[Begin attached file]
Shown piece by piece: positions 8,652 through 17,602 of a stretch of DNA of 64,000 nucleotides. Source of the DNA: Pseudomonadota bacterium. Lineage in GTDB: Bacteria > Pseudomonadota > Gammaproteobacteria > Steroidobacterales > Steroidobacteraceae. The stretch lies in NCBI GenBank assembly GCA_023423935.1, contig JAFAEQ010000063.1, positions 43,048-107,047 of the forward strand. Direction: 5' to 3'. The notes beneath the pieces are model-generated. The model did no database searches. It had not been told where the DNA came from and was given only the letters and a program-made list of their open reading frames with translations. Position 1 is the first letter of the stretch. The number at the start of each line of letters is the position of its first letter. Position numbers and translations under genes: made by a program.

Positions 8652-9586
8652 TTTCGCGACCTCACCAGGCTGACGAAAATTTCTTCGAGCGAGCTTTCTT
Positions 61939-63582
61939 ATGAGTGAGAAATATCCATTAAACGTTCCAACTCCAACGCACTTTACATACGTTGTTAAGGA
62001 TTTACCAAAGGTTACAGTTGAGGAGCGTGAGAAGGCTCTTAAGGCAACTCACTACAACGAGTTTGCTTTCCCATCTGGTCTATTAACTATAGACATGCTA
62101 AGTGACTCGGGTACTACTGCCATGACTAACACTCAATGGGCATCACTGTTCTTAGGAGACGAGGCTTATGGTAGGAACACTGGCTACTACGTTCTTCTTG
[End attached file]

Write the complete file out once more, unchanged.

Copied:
Shown piece by piece: positions 8,652 through 17,602 of a stretch of DNA of 64,000 nucleotides. Source of the DNA: Pseudomonadota bacterium. Lineage in GTDB: Bacteria > Pseudomonadota > Gammaproteobacteria > Steroidobacterales > Steroidobacteraceae. The stretch lies in NCBI GenBank assembly GCA_023423935.1, contig JAFAEQ010000063.1, positions 43,048-107,047 of the forward strand. Direction: 5' to 3'. The notes beneath the pieces are model-generated. The model did no database searches. It had not been told where the DNA came from and was given only the letters and a program-made list of their open reading frames with translations. Position 1 is the first letter of the stretch. The number at the start of each line of letters is the position of its first letter. Position numbers and translations under genes: made by a program.

Positions 8652-9586
8652 TTTCGCGACCTCACCAGGCTGACGAAAATTTCTTCGAGCGAGCTTTCTT
Positions 61939-63582
61939 ATGAGTGAGAAATATCCATTAAACGTTCCAACTCCAACGCACTTTACATACGTTGTTAAGGA
62001 TTTACCAAAGGTTACAGTTGAGGAGCGTGAGAAGGCTCTTAAGGCAACTCACTACAACGAGTTTGCTTTCCCATCTGGTCTATTAACTATAGACATGCTA
62101 AGTGACTCGGGTACTACTGCCATGACTAACACTCAATGGGCATCACTGTTCTTAGGAGACGAGGCTTATGGTAGGAACACTGGCTACTACGTTCTTCTTG